Left Field: Jim Rice (1983) Jim Rice was one of the scariest batters of his generation. He punished AL pitchers in 1983 and led the league in total bases (344), home runs (39) and RBI (126). The left fielder slapped 191 hits, 34 doubles, posted a .911 OPS, and slugged .550, batted .305. The Sox did not contend in 1983, otherwise he would have finished higher than fourth in the MVP ballot. The top four in the 1983 MVP vote, Cal Ripken, Eddie Murray, Carlton Fisk, and Rice, all reside in Cooperstown.

Designated Hitter: Hal McRae (1982) Hal McRae enjoyed his best season at age 36. In 1982, he batted .308 with 27 home runs, and led the league in doubles (46) and RBI (133). The DH had 189 hits, 91 runs, and posted a .910 OPS. McRae remained an offensive force until his retirement at age 41.

Bench: Jose Oquendo (1988) Jose Oquendo played all nine positions in 1988. He hit .277 with 7 home runs and 46 RBI and .700 OPS. Oquendo played 69 games at second, 47 at third base, 17 at shortstop, 16 at first, 15 at the three outfield spots, caught one game, and pitched once. The utility man’s one mound outing went four innings. He allowed two hits, walked six, struck out one, and took the loss.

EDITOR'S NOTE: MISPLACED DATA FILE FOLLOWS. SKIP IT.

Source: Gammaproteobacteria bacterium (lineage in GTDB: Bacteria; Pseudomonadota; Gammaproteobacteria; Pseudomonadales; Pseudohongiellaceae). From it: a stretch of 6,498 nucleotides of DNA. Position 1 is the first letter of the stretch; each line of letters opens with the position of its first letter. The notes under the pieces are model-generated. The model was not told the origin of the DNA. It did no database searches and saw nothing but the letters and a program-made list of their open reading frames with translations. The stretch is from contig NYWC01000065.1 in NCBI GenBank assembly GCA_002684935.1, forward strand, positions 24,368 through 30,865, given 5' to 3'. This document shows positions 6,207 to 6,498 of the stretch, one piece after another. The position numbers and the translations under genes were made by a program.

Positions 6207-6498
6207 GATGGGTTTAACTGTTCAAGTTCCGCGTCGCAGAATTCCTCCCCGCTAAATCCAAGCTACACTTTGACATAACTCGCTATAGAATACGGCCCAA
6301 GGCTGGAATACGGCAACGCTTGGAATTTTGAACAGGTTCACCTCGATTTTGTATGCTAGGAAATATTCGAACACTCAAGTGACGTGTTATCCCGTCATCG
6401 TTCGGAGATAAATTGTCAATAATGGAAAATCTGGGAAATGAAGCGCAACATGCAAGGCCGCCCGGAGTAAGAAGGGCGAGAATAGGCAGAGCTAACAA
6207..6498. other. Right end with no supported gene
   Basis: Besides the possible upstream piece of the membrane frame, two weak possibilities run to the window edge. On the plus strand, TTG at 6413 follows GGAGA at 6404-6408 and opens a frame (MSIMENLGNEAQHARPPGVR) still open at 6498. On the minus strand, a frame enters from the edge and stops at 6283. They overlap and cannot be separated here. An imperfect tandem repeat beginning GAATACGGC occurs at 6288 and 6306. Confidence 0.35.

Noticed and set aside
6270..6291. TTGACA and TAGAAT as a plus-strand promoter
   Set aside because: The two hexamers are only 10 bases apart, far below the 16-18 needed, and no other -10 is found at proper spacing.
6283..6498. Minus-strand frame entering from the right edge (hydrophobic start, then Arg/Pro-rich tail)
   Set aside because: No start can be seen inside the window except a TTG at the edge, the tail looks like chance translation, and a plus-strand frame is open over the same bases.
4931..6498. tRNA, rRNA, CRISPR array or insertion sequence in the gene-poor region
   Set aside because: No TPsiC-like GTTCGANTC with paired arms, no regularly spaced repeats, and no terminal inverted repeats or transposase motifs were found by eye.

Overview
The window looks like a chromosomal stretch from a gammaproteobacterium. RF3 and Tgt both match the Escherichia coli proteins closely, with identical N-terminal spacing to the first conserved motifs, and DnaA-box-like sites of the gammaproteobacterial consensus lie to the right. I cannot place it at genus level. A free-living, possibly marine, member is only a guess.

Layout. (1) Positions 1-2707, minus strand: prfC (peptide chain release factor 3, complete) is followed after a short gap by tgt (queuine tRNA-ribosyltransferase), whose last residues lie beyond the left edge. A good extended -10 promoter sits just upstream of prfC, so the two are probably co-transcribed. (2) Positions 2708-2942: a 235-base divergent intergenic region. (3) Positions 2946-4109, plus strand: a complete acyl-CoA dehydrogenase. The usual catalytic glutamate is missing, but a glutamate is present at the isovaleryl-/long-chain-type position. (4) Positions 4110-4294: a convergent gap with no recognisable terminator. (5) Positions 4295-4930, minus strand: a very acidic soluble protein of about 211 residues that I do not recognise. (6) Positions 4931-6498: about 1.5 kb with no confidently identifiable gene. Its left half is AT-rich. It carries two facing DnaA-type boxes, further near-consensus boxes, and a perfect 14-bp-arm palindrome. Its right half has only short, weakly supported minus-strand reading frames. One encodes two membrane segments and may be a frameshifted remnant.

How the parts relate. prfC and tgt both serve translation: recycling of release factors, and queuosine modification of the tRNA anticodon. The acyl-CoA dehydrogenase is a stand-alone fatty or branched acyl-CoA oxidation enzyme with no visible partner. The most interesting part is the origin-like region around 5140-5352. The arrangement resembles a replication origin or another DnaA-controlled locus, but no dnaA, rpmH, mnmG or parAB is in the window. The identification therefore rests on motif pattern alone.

RHP: Dwight Gooden (1985) Dwight Gooden had an amazing rookie campaign complete with 17 victories and 276 strikeouts. He earned his nickname “Dr. K” with the amazing amount of punchouts he posted in the boxscore. In his sophomore campaign, it seemed like he had no-hit stuff every night. He went 24-4 with .0965 WHIP en route to the Cy Young Award and triple crown. Gooden led the league in wins, ERA (1.53), complete games (16), innings (276.2), and strikeouts (268).

LHP: John Tudor (1985) John Tudor started 1985 1-7 and then won 20 of his last 21 decisions. Along the way, he posted an amazing ten shutouts to lead the National League. Overall, Tudor finished 21-8, with a 1.93 ERA, 275 innings, 14 complete games, 169 strikeouts, and a league leading 0.938 WHIP. The lefty led the Cardinals to the World Series and finished second to Dwight Gooden in the Cy Young voting.

Setup: Aurelio Lopez (1984) Aurelio Lopez had a successful major league career. He played mostly for the Detroit Tigers and experienced his best season in 1984. Lopez set up Cy Young and MVP winner Willie Hernandez as the Tigers roared to the World Series. Senior Smoke went 10-1 with 14 saves and 2.94 ERA in 71 games. He scored the victory in the World Series clincher against San Diego.

Closer: Rollie Fingers (1981) Rollie Fingers won the 1981 MVP and Cy Young Award. He went 6-3 with a remarkable 1.04 ERA and league leading 28 saves for Milwaukee. In 78 innings, he allowed only 55 hits, struckout 61, and posted a 0.872 WHIP in helping the Brewers to their first postseason. His presence proved the difference between success and failure for those teams.